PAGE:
The signet ring was found during the Fall 1998 field session in the general debris around an Indian workshop/trading center dating to the period ca. 1650-1715. The remaining sections of the heavily patinated ring's shank were worn paper thin and most of the shank was broken away, indicating it was probably an heirloom at the time of its discard. The workshop was dated by coins and lead bale seals of the 1670's and other artifacts. Both Indian materials (shell beads and bone ring beads) and metal artifacts (lead shot, copper beads and figurines) were being produced there, and European goods (brass pins, brass and copper raw material, buttons, gunflints and gun parts, cloth) were obtained in trade. The workshop feature is only a small time slice of the Cape Creek site, which was first occupied at least by AD 400. It became the Croatan capital town ca. AD 800 and remained the major town of the Croatan through AD 1759, when it and 200 acres around it were granted to the Hatteras Indians (historic name given to the Croatan by Colonials) by Royal Governor Arthur Dobbs.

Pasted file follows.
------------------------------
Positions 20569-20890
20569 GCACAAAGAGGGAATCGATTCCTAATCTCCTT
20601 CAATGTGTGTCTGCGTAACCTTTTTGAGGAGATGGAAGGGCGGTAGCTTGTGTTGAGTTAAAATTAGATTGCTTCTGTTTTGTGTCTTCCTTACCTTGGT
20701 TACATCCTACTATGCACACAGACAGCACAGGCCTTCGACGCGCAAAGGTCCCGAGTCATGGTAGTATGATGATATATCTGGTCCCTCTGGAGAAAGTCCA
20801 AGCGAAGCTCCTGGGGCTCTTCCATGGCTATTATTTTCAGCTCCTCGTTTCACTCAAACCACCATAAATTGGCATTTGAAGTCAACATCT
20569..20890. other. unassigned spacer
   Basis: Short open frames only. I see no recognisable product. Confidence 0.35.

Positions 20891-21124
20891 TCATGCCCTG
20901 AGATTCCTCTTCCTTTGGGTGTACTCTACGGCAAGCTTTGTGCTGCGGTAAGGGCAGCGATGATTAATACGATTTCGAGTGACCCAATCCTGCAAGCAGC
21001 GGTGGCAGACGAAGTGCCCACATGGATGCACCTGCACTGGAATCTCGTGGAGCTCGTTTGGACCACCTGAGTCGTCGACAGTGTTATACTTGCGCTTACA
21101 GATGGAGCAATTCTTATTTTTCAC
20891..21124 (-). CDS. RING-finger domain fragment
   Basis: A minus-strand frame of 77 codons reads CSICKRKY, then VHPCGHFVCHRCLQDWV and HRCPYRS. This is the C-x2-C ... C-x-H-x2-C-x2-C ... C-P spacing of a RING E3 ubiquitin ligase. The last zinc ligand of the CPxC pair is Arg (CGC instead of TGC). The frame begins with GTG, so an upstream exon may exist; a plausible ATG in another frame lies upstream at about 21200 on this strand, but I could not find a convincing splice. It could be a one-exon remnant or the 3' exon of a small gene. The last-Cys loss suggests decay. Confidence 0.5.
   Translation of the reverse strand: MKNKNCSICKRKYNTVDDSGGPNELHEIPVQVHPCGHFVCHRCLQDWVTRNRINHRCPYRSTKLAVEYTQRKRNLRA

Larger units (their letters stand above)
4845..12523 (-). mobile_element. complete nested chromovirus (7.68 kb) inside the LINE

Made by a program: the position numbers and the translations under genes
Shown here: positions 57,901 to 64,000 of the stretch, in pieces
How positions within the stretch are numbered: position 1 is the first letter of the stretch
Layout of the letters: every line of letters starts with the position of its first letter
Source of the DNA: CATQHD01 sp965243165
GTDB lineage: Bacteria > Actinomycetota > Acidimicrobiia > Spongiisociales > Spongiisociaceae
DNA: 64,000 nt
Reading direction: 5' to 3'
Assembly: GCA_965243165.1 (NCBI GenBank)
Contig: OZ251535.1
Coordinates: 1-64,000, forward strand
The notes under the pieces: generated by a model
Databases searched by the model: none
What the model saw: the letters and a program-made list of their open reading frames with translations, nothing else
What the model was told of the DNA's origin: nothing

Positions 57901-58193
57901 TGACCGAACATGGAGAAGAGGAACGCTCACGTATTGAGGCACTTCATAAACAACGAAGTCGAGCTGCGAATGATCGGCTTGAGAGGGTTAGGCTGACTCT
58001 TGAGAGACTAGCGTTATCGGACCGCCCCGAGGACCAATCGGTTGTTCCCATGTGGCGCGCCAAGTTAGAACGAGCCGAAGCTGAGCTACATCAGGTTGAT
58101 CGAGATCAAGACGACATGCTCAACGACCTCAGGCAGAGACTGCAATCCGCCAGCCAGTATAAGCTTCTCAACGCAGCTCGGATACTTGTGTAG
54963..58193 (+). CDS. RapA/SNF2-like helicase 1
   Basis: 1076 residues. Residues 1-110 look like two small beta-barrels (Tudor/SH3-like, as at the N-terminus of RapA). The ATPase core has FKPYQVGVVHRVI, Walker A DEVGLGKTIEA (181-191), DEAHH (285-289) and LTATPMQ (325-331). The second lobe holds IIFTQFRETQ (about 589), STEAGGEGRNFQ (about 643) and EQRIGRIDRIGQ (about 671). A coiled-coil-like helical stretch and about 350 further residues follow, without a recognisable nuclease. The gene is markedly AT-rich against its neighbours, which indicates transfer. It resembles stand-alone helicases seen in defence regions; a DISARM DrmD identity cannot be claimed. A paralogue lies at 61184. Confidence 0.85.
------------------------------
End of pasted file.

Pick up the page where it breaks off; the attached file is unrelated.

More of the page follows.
Project researchers, with the aid of experts at the Royal College of Arms in London, have traced the prancing lion crest on the ring to one used by the Kendall family in the 16th century. Two Kendalls were associated with the Roanoke Colony of 1585-1586, the Ralph Lane colony. One, a "Master" Kendall, was listed as one of Lane's gentlemen supervisory committee. He may have been one of the twenty men sent to live at Croatan for a month in the Spring of 1586, and is the most likely owner of the ring. The other, Abraham Kendall, was one of Sir Francis Drake's ship captains at the time Drake's fleet anchored at Croatan for a few days before taking the Lane Colony back to England. There were no Kendalls associated with the 1587 "Lost Colony" although much speculation on this connection has appeared in the media. The main importance of the ring is that it confirms Cape Creek as the site of Croatan during the period of the Roanoke Voyages and its interaction with at least the 1585-1586 colony.
The processor of this collection is indebted to Professor Emeritus David Sutton Phelps for the information contained in the Historical Note and the Collection Overview.
For security and controlled environmental curation purposes, the signet ring was transferred to the Special Collections Department in Joyner Library on February 1, 2006. All other specimens from the Cape Creek site are curated at the East Carolina University Archaeology Laboratory under Accession No. 1283.